A prominent Thai doctor, speaking to associated Thai press, stated this afternoon, June 15th, that he and other colleagues were adamantly against any program designed to let in foreign tourists, even vaccinated, without a strict 14-day quarantine like the current program in which visitors, even fully vaccinated, cannot leave their room for at least fourteen days.
In fact, Dr. Prasit even suggested that depending on variants and the situation the country should even be considering LONGER strict mandatory quarantines, like China with 21 days, vs. relaxed programs.
The statements were made by Dr. Prasit Wattanapha, Dean of Faculty of Medicine at Siriraj Hospital, Mahidol University. He was referring to programs like the Phuket Sandbox, or Pattaya Move On, geared at letting in foreign vaccinated tourists without a strict quarantine but with some terms and conditions.
Dr. Prasit believes any such program is too soon and that the country could consider waiting until the entire Kingdom has vaccinated at least 70% of the population-something that based on current vaccination timelines could very well not be completed until well into next year. If this wasn’t possible, at the very least waiting until higher levels of the country were vaccinated, stating that although places like Phuket were rapidly approaching 70% vaccinated that he was concerned with the country as a whole, even with strict measures and precautions designed to prevent Covid-19.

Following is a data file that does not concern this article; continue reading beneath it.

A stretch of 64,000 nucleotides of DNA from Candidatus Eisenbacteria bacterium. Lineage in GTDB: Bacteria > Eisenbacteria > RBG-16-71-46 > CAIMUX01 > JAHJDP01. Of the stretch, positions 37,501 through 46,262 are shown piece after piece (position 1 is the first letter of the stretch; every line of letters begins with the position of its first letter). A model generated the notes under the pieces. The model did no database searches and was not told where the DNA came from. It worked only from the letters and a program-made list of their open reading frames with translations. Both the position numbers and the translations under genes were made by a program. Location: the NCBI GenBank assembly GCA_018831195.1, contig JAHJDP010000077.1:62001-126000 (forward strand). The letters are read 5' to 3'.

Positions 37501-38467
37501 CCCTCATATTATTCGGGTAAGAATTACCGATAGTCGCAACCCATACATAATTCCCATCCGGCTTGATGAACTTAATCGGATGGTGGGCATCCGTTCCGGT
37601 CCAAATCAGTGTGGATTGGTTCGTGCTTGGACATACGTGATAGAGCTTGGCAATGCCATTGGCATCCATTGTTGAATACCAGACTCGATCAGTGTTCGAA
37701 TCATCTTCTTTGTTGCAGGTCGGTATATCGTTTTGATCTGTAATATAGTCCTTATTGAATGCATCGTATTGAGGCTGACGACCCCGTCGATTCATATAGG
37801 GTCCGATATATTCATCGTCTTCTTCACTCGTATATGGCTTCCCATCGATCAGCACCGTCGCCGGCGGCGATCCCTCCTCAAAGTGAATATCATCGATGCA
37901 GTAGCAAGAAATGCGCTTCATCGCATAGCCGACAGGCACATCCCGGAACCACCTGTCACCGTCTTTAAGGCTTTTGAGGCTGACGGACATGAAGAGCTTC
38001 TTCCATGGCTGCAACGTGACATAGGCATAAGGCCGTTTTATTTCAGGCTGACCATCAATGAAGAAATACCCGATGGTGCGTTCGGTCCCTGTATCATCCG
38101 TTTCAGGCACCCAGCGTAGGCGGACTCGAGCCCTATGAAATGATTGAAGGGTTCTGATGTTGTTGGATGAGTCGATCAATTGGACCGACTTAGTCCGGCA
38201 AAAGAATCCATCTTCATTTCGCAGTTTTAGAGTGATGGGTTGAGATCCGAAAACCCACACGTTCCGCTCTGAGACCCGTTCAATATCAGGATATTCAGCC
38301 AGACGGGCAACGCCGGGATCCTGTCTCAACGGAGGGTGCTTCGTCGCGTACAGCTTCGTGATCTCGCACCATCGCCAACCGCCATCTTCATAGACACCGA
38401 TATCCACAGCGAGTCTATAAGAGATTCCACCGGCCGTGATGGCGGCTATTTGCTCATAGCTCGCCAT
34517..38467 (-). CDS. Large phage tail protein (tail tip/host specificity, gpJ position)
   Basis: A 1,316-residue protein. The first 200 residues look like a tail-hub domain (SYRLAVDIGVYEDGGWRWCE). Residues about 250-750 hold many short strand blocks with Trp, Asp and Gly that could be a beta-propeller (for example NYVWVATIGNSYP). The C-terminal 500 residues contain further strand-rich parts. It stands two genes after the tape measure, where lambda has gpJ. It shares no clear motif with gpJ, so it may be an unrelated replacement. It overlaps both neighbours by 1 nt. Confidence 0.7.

Dr. Prasit stated his major concerns were “variants” of the virus, especially variants that might not yet be discovered and could possibly cause further problems. He admitted that the economy, especially in tourism-related locations, badly needed a return of tourists but stressed that health should take precedent over economic concerns.
Dr. Prasit also stated that despite his and colleagues’ concerns it seemed nearly certain that the country was going to move ahead with plans to reopen the country and that he hoped that this would not be a mistake and that there was a careful balance between “freedom” of tourists and preventative health measures.
The doctor also expressed concerns with relaxing restrictions in general too fast, stressing that there must be a very careful balance between health and the economy and that he felt some areas had already relaxed “too much” and people were becoming apathetic to Covid-19 precautions, not recognizing what he stated is the seriousness of the situation. He suggested the fastest way to reduce restrictions and restore the economy vs. the current half measures, including the valuable tourism industry, was to focus on vaccinating the population as quickly as possible against Covid-19 and to focus all major resources on this process.